I like the way my French cookbook talks about cookies as if they’re cakes. I’m so confused by the recipes that I never know how they’ll turn out even as I’m making them, and it’s a joy to see them shape into this kind of cookie, or that kind of molded fruit and cream, or that kind of actual cake that I’d call a cake. My cookbook is very dry, each recipe is about 5 lines long, and they don’t take a lot of time to describe each step, let alone to editorialize about the recipe at all. And yet this particular recipe is full of charming asides. The cookies are to be cut in “bizarre and childish shapes.” It doesn’t go into further detail, so it’s really up to you!! And it finishes thus, “Et voila le gateau Alsacien, which one munches while watching the colorful candles on the Christmas tree.” Lovely! And I love the word schwowcbredel – talk about bizarre and childish!! We have some animal cookie cutters, so I decided to use an elephant, in honor of Babar, a lion, in honor of Duvoisin’s Happy Lion, and a balloon, in honor of The Red Balloon. The cookies contain marmalade, cinnamon, and orange flower water, which I’ve never cooked with before. It’s nice – floral but light and unexpected. I wasn’t sure the boys would like it, but they gobbled these down.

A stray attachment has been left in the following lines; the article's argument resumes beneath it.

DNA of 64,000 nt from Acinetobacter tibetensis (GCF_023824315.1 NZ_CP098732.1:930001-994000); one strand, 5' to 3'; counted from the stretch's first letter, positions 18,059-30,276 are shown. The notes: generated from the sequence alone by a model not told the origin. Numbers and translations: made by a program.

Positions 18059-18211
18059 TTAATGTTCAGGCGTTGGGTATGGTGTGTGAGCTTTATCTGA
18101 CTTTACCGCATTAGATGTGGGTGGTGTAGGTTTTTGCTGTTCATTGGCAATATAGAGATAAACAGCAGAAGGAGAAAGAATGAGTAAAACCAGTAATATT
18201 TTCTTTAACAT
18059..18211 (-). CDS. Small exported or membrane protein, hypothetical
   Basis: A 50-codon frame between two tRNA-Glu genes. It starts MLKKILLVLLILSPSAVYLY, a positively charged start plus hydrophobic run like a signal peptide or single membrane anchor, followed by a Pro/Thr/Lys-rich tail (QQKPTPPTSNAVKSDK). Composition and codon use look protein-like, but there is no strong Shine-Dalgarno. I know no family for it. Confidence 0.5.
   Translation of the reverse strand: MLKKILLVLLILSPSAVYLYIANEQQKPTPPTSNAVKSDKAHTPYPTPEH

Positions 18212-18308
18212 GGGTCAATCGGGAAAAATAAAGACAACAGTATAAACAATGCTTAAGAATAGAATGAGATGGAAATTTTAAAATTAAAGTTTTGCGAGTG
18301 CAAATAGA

These little cakes are very simple, but quite delicious. They’re more like cookies, honestly, and I think they’d make nice Christmas cookies. They have a lot of butter, and precious little else! The recipe calls for orange zest or any flavoring you’d like, but I opted for clementine zest, because it’s a lovely mysterious flavor, and because that’s what I had! The recipe called for a large, round fluted punch, to cut the cookies. I happened to have ja tiny tart pan (about 8 inches) that I thought would work, but if you don’t have such a thing, you could use any cookie cutter you like, or even a juice glass of any size you like.
Here’s Clementine, by the Decemberists. I love this song!
All of the recipes in my French cookbook are cryptic and brief, but this was the most perplexing of all. It calls for hazelnuts, and tells you to peel them, but that’s it. The cake has very little flour, so I assumed the hazelnuts should be ground, which is what I did. Otherwise you’d have a sort of hazelnut omelete! As it is, the cake is very nice. It doesn’t have any butter in it, so it’s quite light and simple, but it has a pleasant sponge-cake texture, and the subtle, unmistakable flavor of hazelnuts.
Here’s Sans Toi, from Cleo from 5 to 7.